These days, when expensive designer jeans cost upward of $150, every pair requires a consultation. That's because standard-length inseams measure 34 inches or longer to satisfy the needs of even the tallest shopper, sending the average American woman (5 feet 4 inches tall) straight from the store to the tailor to lop off the same fancy stitching and distressed hemline she just paid so dearly to procure.Who knew? The point of the article is apparently that there are various sorts of new "jeans technology" to make it easy to change the length while preserving the original hem. Gosh, what's next? Canned beer and sliced bread?
Can this hem be saved? Every case is different and expensive. It can cost $20 to shorten the jeans and then reattach the original hem. Some tailors painstakingly pick out the original thread to reuse on a new hem. Others issue instructions to rub a bleach-soaked cotton swab across the new hems to distress the fabric. My tailor, who has seen plenty of jeans gone wrong, specializes in reconstructive surgery to fix botched jobs.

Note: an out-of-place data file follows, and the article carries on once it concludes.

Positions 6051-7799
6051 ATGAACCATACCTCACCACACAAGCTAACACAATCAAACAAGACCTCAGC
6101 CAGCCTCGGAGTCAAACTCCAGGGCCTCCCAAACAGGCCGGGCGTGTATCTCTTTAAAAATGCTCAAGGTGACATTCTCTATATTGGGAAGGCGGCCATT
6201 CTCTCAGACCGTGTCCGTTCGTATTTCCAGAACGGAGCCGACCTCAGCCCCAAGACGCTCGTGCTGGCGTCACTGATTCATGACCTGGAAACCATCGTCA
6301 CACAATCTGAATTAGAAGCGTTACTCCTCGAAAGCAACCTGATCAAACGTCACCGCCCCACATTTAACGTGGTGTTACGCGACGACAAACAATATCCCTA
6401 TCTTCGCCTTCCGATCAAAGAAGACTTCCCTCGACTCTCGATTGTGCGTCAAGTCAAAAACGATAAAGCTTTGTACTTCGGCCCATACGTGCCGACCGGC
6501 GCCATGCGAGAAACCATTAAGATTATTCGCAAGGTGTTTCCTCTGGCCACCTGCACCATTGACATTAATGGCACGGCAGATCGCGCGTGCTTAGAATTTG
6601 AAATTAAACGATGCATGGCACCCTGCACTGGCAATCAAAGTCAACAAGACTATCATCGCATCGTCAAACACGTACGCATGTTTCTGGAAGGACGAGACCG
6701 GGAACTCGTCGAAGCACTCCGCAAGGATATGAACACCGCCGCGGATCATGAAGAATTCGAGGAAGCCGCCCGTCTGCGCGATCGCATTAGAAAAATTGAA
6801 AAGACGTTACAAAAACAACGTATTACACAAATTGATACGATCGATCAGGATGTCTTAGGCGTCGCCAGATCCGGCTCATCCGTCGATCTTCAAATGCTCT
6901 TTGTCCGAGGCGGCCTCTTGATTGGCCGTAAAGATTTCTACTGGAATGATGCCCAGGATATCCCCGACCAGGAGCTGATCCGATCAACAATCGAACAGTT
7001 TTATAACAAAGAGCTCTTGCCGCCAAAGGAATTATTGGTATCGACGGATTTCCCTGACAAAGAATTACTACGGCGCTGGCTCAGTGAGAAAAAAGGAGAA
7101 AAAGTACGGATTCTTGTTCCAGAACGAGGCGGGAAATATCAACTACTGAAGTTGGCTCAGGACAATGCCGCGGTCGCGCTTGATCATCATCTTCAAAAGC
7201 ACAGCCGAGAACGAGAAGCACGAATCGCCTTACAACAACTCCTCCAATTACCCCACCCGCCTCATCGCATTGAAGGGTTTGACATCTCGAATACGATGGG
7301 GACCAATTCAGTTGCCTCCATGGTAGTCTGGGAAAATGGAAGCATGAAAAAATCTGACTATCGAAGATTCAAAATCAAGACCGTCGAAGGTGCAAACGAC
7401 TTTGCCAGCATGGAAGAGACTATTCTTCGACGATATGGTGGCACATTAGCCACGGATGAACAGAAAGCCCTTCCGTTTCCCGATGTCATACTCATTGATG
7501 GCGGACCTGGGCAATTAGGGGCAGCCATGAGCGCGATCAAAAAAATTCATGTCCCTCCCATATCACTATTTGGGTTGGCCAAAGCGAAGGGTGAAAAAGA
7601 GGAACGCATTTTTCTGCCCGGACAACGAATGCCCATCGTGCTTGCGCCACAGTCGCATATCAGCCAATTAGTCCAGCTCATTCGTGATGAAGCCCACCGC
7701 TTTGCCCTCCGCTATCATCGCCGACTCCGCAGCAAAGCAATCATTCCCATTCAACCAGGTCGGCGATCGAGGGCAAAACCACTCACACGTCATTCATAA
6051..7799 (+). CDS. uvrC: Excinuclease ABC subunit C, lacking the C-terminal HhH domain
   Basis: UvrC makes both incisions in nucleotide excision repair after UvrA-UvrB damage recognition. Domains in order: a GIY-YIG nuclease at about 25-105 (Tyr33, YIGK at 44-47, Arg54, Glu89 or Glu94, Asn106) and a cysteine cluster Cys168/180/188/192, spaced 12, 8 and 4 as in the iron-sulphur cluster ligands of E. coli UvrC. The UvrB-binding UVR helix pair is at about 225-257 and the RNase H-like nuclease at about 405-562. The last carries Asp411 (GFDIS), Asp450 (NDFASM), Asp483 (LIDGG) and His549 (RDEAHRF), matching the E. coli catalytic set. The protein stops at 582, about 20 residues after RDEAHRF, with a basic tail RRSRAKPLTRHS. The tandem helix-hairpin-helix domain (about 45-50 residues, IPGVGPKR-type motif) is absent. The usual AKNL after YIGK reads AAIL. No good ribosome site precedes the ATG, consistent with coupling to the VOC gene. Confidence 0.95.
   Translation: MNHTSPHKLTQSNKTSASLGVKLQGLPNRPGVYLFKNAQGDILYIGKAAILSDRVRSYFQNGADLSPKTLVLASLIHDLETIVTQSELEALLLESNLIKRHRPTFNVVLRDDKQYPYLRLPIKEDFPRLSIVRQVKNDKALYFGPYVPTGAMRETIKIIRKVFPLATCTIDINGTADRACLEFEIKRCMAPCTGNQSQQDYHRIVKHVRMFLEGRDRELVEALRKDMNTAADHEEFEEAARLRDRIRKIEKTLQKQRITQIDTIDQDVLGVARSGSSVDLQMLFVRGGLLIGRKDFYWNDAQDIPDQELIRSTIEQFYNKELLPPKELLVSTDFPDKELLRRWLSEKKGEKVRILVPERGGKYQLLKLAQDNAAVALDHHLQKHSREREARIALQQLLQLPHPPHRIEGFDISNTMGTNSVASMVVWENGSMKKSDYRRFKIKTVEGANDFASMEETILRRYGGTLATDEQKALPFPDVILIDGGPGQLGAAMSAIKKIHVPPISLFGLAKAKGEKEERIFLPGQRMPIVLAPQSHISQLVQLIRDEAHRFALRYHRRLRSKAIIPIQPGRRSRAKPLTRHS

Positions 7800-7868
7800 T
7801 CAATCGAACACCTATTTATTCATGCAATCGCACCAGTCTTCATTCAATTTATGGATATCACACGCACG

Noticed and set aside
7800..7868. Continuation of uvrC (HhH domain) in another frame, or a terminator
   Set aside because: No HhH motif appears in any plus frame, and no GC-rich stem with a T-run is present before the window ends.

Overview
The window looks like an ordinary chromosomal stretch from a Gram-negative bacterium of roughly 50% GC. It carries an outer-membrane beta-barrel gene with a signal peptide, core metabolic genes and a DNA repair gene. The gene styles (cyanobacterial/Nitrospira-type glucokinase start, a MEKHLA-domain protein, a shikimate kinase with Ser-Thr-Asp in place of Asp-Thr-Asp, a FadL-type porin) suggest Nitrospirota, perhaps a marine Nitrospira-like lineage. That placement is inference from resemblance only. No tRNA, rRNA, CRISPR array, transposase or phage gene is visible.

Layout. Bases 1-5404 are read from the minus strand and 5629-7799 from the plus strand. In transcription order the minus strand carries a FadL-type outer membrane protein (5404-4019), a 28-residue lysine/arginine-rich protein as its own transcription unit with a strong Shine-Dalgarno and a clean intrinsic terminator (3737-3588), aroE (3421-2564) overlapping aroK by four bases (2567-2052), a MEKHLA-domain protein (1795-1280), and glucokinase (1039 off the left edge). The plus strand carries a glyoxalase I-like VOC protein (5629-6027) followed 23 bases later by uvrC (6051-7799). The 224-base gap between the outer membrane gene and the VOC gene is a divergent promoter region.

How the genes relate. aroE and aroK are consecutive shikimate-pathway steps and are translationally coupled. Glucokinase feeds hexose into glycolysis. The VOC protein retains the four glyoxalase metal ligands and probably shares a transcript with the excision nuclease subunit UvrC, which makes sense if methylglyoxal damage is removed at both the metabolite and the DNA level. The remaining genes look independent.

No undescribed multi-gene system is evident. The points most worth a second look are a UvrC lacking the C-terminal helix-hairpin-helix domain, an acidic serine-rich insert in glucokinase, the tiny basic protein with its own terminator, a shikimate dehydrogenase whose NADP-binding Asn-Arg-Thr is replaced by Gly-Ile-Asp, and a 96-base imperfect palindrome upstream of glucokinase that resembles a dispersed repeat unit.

Is any shopper immune from hem stress? "I was getting a manicure, and one of the manicurists was talking about how her tailor reattached the original hem for $6, and it looked great, you couldn't even see the seam, and it was all anybody in the shop was talking about," said Karen Bard Liszt, editor of the fashion and beauty site Splendora.com.
After that Web site published a blog item headlined "Denim Dilemma," Splendora was bombarded by readers' comments. Some wrote to complain about hems that "never ever seem to hang the same way as when I purchased them." Others begged for referrals to tailors like the one in San Francisco who, one poster wrote, "is on O'Farrell right next to the old F. A. O. Schwarz, on the second floor. He is a great guy and will turn around your jeans fast!"